Wednesday, 1 July 2015

Markenfield Hall

I had a wonderful birthday treat recently, when a friend took me out for the day to visit Markenfield Hall. It is a secret gem: the most unspoiled early 14th century fortified house in England and still a private home. It is only open to the public for a few weeks each year, though it is sometimes available as a venue for small weddings. Such a romantic setting... It is set in open countryside just south of Ripon in North Yorkshire (not far from the much more famous Fountains Abbey) about an hour's drive from Saltaire.

The estate was mentioned in the Domesday book but little is known about it prior to 1310. It retains a moat, gatehouse and crenellations (battlements). From 1310 to 1569 it was the home of the Markenfield family. In 1569, members of the family led an unsuccessful Catholic uprising against the Protestant Queen Elizabeth I, who then confiscated the house and land for High Treason. For the next 200 years the house was occupied by tenant farmers and, ironically, it was this that preserved it, as the tenants had neither the money nor the inclination to alter the buildings. In 1761 it was bought by the lawyer and MP Fletcher Norton, a descendant of the original Markenfield family. He maintained it but continued to let it to tenant farmers. He later took the title Lord Grantley and the house was passed down through generations until the 1980s when the 7th Lord Grantley began a programme of restoration that would see the house become their family home once more. The surrounding farm is still tenanted and the current farmers, the Fosters (whose family have been tenants there since 1882) now live in the modernised East Wing.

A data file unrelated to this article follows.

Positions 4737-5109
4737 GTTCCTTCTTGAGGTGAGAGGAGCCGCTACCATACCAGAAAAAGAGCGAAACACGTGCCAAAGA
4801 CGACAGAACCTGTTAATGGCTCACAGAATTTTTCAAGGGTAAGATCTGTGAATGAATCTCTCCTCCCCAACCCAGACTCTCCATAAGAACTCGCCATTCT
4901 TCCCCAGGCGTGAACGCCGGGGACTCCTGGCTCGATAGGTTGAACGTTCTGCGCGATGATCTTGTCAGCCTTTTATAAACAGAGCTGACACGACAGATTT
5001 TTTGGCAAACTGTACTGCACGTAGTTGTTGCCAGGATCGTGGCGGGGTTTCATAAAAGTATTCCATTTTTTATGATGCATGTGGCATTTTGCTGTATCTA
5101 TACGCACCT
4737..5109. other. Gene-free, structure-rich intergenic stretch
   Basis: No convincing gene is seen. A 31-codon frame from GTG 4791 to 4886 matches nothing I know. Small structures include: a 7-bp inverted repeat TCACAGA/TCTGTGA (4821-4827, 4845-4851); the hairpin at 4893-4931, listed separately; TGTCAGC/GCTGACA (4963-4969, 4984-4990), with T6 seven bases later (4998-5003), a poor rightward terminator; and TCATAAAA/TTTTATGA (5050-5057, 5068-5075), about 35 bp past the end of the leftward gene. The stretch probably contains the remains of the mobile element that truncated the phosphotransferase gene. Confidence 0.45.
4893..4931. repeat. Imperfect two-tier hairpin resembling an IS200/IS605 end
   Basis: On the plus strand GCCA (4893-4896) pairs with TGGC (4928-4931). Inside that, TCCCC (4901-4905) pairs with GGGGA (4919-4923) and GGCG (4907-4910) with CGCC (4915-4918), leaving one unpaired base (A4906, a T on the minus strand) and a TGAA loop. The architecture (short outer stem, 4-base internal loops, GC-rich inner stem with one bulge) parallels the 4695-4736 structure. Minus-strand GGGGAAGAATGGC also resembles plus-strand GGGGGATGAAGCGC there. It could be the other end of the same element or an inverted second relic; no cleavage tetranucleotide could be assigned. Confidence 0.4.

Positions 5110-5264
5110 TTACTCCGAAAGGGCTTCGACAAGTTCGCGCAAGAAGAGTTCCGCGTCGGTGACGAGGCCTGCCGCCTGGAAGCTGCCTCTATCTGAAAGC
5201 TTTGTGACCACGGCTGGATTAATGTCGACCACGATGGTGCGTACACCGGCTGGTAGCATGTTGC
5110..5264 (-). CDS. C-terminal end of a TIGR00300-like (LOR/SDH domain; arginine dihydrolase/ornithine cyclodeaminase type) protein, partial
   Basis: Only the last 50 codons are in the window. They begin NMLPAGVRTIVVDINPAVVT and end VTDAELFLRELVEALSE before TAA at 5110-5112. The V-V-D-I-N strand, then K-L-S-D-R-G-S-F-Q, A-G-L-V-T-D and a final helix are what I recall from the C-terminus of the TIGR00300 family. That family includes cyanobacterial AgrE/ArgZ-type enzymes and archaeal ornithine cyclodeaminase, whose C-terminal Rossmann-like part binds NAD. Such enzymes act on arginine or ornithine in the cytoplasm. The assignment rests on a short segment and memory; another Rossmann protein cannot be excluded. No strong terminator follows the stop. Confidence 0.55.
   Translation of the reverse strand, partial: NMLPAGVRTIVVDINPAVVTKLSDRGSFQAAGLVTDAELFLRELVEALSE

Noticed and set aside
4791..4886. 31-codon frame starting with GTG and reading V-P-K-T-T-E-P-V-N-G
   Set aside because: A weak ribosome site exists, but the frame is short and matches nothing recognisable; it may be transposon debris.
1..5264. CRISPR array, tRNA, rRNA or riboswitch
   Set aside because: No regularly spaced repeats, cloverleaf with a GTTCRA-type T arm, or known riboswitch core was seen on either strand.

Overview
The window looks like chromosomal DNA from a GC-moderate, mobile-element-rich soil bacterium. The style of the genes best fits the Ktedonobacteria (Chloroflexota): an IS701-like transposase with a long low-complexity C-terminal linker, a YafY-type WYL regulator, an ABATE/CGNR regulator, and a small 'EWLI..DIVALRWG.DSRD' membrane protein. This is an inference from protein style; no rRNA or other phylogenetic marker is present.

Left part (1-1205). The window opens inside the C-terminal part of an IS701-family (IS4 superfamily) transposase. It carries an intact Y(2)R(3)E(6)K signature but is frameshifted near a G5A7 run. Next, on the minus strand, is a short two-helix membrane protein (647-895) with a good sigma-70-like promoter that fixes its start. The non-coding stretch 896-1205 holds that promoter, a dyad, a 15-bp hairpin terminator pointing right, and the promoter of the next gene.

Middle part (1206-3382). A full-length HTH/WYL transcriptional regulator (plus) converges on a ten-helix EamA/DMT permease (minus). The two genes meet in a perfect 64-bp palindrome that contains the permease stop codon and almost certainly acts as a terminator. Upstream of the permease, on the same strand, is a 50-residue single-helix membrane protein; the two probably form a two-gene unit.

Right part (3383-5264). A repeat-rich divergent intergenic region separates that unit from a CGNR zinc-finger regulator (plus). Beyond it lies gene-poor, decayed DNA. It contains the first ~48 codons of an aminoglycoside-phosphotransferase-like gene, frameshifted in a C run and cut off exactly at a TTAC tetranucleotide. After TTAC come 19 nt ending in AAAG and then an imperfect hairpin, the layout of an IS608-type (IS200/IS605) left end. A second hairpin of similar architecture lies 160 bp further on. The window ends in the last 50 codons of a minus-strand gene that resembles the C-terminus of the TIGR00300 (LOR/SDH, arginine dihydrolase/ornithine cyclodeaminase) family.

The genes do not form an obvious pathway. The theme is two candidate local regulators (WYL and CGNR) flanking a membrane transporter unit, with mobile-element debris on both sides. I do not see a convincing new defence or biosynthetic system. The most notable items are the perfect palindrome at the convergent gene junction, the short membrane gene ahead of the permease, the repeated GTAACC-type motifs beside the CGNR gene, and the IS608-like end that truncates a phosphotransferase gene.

Do look at its website for detailed information about its history, as I can only hint at it here.


  1. Hi Jenny - Happy belated birthday ... what a wonderful looking gem. I'd love to visit sometime. Interesting history ... and looks like you had a fabulous day ... I'll have a look at the website .

    Cheers and have a lovely summer - Hilary

  2. How wonderful! My mind would be busy imaging stories from the past . . .


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